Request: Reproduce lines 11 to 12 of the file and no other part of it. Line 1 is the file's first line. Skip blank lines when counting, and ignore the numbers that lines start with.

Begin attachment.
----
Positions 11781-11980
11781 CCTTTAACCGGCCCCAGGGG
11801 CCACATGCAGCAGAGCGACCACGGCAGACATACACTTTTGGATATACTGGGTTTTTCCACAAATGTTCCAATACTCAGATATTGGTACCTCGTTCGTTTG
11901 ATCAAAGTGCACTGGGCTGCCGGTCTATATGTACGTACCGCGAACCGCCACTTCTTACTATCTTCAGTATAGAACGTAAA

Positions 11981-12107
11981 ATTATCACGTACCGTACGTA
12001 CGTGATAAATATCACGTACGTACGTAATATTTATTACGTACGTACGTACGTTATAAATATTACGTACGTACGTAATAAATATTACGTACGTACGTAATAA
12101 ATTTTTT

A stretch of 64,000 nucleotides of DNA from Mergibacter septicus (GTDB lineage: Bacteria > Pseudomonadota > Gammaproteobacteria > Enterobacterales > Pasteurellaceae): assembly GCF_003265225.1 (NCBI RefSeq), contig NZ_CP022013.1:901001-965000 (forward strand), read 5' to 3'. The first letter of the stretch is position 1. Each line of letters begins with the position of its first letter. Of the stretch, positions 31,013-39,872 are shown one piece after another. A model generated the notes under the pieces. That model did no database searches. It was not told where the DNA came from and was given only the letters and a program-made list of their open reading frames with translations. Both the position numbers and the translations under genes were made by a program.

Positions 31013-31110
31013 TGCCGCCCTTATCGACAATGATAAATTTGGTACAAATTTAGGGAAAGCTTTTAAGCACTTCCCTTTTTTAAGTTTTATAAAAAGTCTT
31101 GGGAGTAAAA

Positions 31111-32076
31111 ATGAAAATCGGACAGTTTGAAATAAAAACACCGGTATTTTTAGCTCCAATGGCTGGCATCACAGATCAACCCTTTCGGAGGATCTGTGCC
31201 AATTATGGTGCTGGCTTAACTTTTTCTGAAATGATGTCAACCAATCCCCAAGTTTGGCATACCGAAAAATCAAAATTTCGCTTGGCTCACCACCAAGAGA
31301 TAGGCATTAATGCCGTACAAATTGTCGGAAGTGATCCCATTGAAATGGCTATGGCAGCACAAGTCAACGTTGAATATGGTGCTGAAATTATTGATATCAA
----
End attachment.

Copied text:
31013 TGCCGCCCTTATCGACAATGATAAATTTGGTACAAATTTAGGGAAAGCTTTTAAGCACTTCCCTTTTTTAAGTTTTATAAAAAGTCTT
31101 GGGAGTAAAA